Civilian Maha Vir Chakra awardee's wife pleads for help
Tara Devi, wife of Rama Chander, washerman (a civilian) who was awarded the Maha Vir Chakra (MVC) for bravery during the 1947-48 Indo-Pak war, met army chief General Bikram Singh at the convention of War Decorated India in the hope of help.chandigarh Updated: Mar 10, 2013 00:24 IST
Tara Devi, wife of Rama Chander, washerman (a civilian) who was awarded the Maha Vir Chakra (MVC) for bravery during the 1947-48 Indo-Pak war, met army chief General Bikram Singh at the convention of War Decorated India in the hope of help.
Son Mukesh, who accompanied his mother, pleaded, "We are getting just a paltry sum of Rs 5,000 per month as pension. We are hoping for a government job for any of the three brothers. One of my brothers is working as a waiter. I am working as a small-time contractor and not able to earn substantially."
Tara Devi showed the media all the documents that testified her husband's bravery. Thus far, only two civilians have been awarded the Maha Vir Chakra. Both of them were decorated for having saved army officers during the 1947-48 Indo-Pak war.
Rama Chander was part of a convoy proceeding to Jammu under the command of Lieutenant FDW Fallon on December 18, 1947. The convoy was ambushed on a bridge. When Lieutenant Fallon was wounded, Rama Chander took the officer's rifle and helped in holding off the enemy. He provided covering fire to the Lieutenant's vehicle over the bridge and was responsible for inflicting five to six casualties on the enemy. When Fallon got badly injured, Chander carried him on his shoulders to the nearest post eight miles away.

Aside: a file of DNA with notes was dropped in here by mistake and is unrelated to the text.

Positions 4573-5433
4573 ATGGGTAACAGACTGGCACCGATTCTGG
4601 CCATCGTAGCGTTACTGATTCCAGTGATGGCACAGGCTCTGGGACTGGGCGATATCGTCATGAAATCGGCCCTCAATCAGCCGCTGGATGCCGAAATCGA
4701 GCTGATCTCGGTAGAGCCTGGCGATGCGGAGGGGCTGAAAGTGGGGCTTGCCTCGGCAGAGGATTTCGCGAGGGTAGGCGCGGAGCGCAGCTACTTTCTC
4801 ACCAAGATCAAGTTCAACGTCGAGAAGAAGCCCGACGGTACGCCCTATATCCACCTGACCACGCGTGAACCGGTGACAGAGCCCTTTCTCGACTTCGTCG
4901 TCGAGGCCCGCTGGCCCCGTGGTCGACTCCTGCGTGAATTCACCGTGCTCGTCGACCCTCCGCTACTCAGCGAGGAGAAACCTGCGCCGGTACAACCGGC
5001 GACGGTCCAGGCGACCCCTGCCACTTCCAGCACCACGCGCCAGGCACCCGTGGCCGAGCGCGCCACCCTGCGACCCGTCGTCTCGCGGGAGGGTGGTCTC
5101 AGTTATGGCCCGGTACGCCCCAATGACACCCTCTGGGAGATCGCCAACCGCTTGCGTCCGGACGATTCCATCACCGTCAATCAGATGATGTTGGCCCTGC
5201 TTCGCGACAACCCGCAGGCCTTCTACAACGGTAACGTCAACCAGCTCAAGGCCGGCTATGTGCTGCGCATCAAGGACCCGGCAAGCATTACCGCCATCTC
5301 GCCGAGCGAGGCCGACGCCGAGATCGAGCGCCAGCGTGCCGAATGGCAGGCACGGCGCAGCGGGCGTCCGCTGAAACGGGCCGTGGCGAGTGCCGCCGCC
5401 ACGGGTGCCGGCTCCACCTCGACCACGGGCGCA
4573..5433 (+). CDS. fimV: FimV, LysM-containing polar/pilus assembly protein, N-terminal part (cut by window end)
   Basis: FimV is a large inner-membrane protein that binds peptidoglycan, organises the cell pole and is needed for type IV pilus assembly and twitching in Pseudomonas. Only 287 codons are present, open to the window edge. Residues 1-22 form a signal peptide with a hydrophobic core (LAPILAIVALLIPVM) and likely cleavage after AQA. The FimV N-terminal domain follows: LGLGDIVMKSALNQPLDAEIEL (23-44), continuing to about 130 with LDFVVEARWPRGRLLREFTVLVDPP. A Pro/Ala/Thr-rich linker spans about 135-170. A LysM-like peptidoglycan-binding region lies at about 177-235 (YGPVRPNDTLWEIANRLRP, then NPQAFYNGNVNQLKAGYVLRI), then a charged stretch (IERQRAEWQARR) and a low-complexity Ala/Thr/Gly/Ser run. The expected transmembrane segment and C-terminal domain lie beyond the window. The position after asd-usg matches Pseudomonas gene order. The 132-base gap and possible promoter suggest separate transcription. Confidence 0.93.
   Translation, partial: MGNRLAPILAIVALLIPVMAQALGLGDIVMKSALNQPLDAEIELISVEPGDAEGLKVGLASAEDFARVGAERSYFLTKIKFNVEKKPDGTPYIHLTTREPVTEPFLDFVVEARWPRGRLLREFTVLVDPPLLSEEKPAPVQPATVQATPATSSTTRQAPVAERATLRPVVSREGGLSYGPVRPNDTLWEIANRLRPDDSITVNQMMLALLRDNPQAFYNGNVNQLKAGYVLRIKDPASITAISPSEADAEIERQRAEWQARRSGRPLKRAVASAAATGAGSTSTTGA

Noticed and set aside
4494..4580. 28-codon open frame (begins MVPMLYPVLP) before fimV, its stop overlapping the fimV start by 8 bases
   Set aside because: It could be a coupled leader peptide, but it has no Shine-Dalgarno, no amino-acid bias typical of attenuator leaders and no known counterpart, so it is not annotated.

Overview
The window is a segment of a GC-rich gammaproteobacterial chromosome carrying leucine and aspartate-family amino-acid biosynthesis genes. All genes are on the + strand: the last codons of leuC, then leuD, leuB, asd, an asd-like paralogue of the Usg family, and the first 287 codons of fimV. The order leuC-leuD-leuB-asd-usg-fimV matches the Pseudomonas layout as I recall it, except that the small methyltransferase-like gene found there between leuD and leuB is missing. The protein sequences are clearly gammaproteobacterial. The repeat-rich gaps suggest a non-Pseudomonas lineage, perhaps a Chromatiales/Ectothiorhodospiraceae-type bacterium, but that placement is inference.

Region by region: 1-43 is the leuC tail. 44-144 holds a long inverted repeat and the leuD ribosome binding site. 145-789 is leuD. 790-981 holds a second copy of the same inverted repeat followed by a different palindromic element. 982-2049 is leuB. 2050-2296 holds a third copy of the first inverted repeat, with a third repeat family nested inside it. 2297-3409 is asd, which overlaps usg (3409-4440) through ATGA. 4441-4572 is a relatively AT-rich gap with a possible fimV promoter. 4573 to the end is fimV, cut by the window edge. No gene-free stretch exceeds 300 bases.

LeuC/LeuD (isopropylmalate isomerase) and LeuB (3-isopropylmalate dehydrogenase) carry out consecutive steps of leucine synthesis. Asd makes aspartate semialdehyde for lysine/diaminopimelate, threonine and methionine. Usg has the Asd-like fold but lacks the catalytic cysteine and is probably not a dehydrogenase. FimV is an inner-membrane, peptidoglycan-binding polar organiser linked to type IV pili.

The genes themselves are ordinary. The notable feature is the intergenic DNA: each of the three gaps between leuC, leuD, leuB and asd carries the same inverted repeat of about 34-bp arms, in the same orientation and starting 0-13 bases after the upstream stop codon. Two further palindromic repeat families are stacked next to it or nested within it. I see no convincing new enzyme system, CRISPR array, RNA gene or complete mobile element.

Another civilian hero was Mohammad Ismail, whose grandson Ghulam Haidar, was present during the convention on Saturday. Railways minister Pawan Kumar Bansal honoured him with a cash prize of Rs 10,000.
On June 23, 1948, a reconnaissance patrol was ambushed in the Zojila pass area in Jammu and Kashmir, and a man was severely wounded. He rolled down the side of the hill, and was unable to get back to the picquet. All attempts by the section to rescue the wounded man failed due to as enemy fire.
Ismail, who was a porter, displayed outstanding courage and skill in negotiating the almost impassable snow-covered slopes swept by machine gun fire and brought back the wounded soldier. Again on September 14, 1948, at Zojila pass, Ismail volunteered to accompany the 3 Jat as a guide. During the fight, he fell into enemy hands and was taken prisoner.